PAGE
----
by Jim Grant
This is the single most important secret to school success. A child must be ready socially, emotionally, and physically, as well as intellectually, for school. Make certain that your child is ready for the grade in which he or she is placed. Simply being alive the correct number of years is not enough to ensure that your child is ready for school. It is the child’s developmental age, not chronological age that helps determine school success.
Children who are emotionally and physically distracted have a difficult time coping with schools demands. See that your child starts the day well rested with a well-balanced breakfast. A substantial breakfast fuels the brain, and your child will think, socialize, and perform better. Many children in Kindergarten and First Grade still require a day-time nap and between nine to eleven hours of sleep each night.
Dress your child to fit comfortably with classmates. Children who look out of place often feel out of place and may be treated like outcasts by their peers.
As your child leaves for school, send him/her off in upbeat, optimistic mood. Avoid before-school arguments, as they can set a negative tone for the entire day. Children who have a sense of emotional well-being benefit the most.
Children always tell us who they are and what they need. Body language signals trouble long before a child can talk about it. Some children show stress through crying, nail-biting, nervous tics, becoming withdrawn, acting in insecure ways, reverting to thumb sucking, or through behavior that is out of character. As a parent, you know your child better than anyone else. Tune in to stress signs so you can prevent school stress before it starts.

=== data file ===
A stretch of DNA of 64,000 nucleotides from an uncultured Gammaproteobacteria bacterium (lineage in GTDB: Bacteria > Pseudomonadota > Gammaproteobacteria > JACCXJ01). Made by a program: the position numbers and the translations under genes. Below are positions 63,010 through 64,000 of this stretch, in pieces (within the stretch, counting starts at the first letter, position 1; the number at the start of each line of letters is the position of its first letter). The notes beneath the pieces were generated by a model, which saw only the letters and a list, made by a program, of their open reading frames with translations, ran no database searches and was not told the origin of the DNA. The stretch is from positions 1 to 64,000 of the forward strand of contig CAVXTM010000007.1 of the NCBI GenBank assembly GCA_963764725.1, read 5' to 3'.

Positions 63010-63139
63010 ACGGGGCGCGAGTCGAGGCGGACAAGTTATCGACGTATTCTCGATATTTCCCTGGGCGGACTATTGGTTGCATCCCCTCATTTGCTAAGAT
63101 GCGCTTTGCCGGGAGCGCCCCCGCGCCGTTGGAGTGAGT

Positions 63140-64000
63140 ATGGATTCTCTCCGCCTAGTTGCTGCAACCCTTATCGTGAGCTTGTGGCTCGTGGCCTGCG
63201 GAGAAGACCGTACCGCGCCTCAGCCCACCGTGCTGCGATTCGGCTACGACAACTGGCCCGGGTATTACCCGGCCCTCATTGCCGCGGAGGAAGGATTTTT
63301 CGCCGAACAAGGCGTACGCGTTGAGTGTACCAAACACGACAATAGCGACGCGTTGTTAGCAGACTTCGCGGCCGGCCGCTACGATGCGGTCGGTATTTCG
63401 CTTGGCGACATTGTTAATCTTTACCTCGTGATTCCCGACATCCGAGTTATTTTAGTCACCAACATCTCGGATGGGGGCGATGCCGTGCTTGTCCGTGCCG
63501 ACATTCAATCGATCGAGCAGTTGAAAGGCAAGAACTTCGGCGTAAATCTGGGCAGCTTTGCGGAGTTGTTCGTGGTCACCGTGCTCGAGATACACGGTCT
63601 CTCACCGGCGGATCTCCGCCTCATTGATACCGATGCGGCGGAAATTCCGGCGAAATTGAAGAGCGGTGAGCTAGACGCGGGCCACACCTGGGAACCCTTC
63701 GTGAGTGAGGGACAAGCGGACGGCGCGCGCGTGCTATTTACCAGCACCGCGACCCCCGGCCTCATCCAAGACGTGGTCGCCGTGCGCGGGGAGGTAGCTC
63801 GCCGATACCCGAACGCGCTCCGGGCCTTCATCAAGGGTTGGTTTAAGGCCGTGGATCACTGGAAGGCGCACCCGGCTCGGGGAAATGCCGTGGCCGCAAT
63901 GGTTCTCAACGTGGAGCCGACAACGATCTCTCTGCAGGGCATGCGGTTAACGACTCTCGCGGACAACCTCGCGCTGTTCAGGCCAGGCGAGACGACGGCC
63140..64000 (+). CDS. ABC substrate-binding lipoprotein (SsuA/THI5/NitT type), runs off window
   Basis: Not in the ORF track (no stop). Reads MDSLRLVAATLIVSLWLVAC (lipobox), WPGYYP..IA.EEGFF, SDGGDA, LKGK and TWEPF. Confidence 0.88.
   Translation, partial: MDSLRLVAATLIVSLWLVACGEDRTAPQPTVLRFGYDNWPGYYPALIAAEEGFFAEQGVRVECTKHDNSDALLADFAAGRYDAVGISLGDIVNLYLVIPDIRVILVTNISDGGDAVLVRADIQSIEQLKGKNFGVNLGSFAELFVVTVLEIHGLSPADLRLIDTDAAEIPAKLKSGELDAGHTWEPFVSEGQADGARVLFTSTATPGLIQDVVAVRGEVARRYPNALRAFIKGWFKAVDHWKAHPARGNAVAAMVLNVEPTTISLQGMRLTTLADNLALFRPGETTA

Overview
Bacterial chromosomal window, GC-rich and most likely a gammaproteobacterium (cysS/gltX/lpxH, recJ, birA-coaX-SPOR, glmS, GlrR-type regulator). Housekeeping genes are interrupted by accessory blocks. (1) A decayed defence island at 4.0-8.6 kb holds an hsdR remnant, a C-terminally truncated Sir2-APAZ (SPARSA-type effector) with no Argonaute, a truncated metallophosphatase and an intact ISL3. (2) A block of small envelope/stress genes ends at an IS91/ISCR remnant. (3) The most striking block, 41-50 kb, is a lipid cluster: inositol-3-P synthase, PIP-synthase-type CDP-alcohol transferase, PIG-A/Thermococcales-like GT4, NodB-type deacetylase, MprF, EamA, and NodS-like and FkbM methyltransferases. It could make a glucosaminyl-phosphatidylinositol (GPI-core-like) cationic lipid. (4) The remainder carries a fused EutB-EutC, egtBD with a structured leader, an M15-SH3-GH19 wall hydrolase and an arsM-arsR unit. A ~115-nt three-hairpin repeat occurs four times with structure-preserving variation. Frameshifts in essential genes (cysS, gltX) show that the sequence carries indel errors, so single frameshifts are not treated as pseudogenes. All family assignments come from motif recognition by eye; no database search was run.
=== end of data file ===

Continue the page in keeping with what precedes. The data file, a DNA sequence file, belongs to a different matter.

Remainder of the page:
Children who lack confidence, who have a poor opinion of themselves, may lack the motivation to succeed in school. Parents can help. Boost your child’s confidence! Praise your child in front of others. Build on strengths, not weaknesses! Never compare your child with others!
A child who is read to, will read. Children naturally love books and love to be read to. Reading together will show your child the importance of reading and will provide a special time for you to spend together each day. This will develop a positive attitude and sense of security.
You are your child’s primary role model. Your child tries to be like you by imitating you. If you think something is important, your child will think too.
Take an active interest in your child’s work. See that your child has a designated place and time to work. Set aside time to assist your child on homework and projects. By taking time to help, you display an interest that is extremely important in shaping your child’s attitudes and values.
Be an active participant. Keep the lines of communication open. When you form a close working relationship with the school, your child has a solid support system to build on. Your child receives a strong message of solidarity from the most important adults in his or her life – the child’s own parents and their daytime parents, teachers.
These seven secrets to school success are common-sense principles that will really help your child. Try them. They’re simple – and they work!